A 1976 law requires the Forest Service to maintain viable populations of wildlife species in national forests. In September 2004, the Bush administration re-wrote rules adopted during the Reagan administration to gut what’s called “viapops.”
The Bush rule sought to remove key environmental protections governing the 191-million-acre National Forest System. The Bush administration’s proposed regulations sought to overhaul the land-management planning process for national forests by eliminating mandatory protections for wildlife and clean water, and mandatory limits on timber harvesting. The regulations also sharply curtailed public participation in the process. Among the measures the Bush administration attempted to discard was a key regulatory guarantee of wildlife viability in the national forests that had been in place since the Reagan administration.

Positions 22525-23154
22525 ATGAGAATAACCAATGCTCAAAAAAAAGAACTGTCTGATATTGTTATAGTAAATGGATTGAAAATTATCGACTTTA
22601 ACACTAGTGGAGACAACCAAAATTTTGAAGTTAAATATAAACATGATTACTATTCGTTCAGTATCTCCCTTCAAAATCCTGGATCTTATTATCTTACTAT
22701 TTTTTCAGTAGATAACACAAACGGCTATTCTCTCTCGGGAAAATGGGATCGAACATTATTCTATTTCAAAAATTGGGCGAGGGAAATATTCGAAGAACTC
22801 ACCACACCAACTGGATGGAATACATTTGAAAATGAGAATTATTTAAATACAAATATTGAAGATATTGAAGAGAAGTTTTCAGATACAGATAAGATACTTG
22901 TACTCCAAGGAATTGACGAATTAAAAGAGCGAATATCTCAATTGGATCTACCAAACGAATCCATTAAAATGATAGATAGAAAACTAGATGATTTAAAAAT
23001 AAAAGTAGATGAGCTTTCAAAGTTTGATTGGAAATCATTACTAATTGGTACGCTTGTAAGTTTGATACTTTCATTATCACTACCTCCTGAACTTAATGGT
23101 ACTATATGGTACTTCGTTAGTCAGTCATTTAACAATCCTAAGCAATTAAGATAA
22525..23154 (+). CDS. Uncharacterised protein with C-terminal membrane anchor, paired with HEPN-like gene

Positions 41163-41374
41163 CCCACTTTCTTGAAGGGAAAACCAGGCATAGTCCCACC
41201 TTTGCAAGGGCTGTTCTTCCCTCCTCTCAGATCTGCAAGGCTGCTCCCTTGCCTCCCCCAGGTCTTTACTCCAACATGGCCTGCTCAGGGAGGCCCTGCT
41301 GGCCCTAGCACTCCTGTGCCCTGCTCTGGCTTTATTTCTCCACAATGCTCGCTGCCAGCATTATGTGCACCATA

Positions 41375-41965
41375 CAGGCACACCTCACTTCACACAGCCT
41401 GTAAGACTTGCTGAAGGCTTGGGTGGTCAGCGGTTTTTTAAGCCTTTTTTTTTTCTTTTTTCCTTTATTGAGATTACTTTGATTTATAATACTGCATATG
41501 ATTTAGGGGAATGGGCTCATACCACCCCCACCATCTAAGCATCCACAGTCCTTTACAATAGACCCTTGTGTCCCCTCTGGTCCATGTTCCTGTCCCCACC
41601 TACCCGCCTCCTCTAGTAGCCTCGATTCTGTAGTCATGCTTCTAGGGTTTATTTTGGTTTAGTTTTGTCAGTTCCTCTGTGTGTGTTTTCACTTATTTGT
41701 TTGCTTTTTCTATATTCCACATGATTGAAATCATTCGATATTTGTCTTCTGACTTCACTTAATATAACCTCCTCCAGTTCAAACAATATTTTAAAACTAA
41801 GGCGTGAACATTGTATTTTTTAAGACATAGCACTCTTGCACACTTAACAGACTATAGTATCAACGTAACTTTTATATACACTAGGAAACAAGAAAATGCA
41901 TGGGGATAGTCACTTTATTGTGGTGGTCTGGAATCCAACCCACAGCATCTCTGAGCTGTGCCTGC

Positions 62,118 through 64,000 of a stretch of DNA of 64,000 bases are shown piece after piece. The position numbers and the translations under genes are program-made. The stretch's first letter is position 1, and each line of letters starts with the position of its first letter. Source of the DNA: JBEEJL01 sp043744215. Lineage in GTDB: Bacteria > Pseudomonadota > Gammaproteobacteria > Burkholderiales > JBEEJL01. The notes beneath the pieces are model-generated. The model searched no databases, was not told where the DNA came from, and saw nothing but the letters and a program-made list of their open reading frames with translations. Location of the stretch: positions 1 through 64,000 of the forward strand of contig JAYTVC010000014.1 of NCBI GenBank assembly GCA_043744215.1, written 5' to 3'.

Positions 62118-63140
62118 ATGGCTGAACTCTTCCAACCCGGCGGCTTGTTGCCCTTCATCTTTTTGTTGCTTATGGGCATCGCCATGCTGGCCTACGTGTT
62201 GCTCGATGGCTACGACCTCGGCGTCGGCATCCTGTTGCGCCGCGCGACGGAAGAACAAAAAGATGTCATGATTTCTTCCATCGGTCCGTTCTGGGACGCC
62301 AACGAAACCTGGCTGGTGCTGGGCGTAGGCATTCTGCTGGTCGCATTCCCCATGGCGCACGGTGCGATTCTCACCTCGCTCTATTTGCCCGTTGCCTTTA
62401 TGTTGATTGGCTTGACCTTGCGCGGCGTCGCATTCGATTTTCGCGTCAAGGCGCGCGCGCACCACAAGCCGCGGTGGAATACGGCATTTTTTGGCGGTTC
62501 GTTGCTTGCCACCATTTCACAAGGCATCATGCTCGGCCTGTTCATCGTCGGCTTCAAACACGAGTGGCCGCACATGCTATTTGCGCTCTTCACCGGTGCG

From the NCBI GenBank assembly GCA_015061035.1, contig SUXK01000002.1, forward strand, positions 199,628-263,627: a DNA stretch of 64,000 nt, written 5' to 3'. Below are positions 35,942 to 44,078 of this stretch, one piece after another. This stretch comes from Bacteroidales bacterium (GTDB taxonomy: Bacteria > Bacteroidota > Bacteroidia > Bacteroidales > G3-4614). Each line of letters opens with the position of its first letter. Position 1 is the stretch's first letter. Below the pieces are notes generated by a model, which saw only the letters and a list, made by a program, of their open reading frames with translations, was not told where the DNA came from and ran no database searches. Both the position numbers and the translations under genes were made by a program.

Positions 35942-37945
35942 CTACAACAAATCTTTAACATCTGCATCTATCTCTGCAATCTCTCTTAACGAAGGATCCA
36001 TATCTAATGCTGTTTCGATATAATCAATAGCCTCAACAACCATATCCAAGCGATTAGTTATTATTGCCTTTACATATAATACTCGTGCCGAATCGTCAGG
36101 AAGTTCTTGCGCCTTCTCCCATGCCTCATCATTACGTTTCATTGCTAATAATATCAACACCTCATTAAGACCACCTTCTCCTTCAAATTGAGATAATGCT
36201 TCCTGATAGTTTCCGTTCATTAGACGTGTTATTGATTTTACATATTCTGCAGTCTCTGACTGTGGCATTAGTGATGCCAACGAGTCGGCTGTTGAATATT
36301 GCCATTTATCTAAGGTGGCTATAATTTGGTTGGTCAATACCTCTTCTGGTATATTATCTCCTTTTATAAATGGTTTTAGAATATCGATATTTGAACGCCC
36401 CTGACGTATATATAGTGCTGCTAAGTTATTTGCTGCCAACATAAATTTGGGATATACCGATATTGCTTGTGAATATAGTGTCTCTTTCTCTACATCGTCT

Earthjustice challenged the Bush administration in court, and in March 2007 the court ruled that the rewritten rules were invalid. The judge found that Bush administration officials had bypassed legally required environmental review and endangered species protections in creating a new management system for the national forests that eliminated enforceable environmental protections from the forest planning process. The judge also ruled that the administration had sprung its final forest planning rules on the public without sufficient notice of the paradigm shift that the rules accomplished. The ruling prohibits the “implementation and utilization” of the Bush rules nationwide.